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Washington-Lee's 'Trojan Women' : Justice for a Classic


Kevin Place, a student at Thomas Jefferson High School, reviews Washington-Lee's production of "The Trojan Woman."

“The Trojan Women” was first performed near Athens in the year 415 B.C. while Greece was entangled in the brutal Peloponnesian Wars. Now, more than 2,000 years later, its antiwar message is still quite relevant, a message that Washington-Lee High School delivered proudly Saturday afternoon.

The once-great kingdom of Troy has been destroyed by 10 years of war with the Greeks, and only the proud Trojan women, led by their queen, Hecuba (Anne Donnelly), are left to fend for their way of life. This is how Euripides’ great tragedy, adapted by Jean-Paul Sartre and translated by Ronald Duncan, begins.

Throughout the play, the women of Troy face oppression and terrible hardship at the hands of the Greeks with great pride and with an unwillingness to lose all they believe in.

Washington-Lee’s production revolved around this 10-person chorus of destitute Trojan women. Their ensemble provided an anchor for the show and lent its energy to the cast as a whole.

Playing the part of Hecuba, Anne Donnelly took a challenging role with lots of dialogue and created a character whose tragic loss was very believable. Rebecca Pratt, playing Andromache, epitomized a mother’s grief as her son is dragged off to be killed, and Ahmad Helmy, as Poseidon, commanded attention as he delivered monologues grieving for the loss of his people and seeking revenge on the other gods. Overall, the cast did a nice job developing creative characters that engaged the audience; however, a couple of performers hit only one note with their portrayals, overlooking the diverse potential of these rich characters.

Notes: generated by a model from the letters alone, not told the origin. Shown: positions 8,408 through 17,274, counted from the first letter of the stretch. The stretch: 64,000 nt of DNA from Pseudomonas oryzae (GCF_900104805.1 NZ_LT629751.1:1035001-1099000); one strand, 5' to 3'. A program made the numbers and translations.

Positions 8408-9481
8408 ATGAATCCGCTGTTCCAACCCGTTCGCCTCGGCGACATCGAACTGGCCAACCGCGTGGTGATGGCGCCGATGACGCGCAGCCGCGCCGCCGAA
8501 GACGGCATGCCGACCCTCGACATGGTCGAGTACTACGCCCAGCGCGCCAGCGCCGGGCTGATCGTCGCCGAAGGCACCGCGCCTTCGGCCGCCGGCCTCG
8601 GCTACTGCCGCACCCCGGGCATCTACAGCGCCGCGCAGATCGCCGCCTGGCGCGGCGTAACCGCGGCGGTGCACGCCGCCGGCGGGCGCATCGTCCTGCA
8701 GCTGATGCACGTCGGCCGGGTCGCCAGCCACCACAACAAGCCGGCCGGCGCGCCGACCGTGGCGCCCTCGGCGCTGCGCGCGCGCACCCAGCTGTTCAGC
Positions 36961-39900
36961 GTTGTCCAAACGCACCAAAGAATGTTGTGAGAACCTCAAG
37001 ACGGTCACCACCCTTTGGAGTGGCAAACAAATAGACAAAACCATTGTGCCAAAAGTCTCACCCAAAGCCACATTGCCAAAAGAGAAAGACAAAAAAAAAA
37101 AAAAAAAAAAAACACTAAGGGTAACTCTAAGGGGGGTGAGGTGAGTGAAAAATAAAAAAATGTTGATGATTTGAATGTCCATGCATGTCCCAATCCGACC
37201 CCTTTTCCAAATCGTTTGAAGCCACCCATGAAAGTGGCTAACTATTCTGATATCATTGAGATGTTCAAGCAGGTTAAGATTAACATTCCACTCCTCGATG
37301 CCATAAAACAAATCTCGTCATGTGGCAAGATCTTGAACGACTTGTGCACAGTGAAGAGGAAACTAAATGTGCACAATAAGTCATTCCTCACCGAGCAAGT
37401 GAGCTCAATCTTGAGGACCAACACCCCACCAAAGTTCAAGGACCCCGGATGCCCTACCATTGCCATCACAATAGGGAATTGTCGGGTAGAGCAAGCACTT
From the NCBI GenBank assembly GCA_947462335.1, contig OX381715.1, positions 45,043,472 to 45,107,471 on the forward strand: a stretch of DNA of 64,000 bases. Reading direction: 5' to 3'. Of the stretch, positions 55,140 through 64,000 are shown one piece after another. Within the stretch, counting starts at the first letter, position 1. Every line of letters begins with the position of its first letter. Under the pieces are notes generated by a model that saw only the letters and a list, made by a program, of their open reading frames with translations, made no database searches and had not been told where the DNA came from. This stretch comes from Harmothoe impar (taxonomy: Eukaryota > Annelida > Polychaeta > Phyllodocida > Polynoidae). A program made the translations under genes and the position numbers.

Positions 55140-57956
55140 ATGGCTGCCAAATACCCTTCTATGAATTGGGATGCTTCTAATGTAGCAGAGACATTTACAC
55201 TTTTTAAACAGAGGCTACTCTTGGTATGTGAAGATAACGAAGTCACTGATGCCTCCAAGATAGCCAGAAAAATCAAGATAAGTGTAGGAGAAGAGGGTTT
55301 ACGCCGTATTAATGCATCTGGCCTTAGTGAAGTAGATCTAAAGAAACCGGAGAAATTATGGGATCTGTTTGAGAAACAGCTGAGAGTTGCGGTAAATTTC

The representation of the city of Troy, in the form of multileveled platforms, worked well with the show’s large cast but did create some minor distractions as actors moved on and off the set. The decision to costume the characters in a mix of period and modern styles added a new dimension. The lighting and sound design subtly added to the show while not taking away from the action on stage.

The students at Washington-Lee took a challenging script and many ambitious design ideas to portray the tragedies of the Trojans.


By Washington Post Editors  |  November 12, 2008; 11:44 AM ET
 
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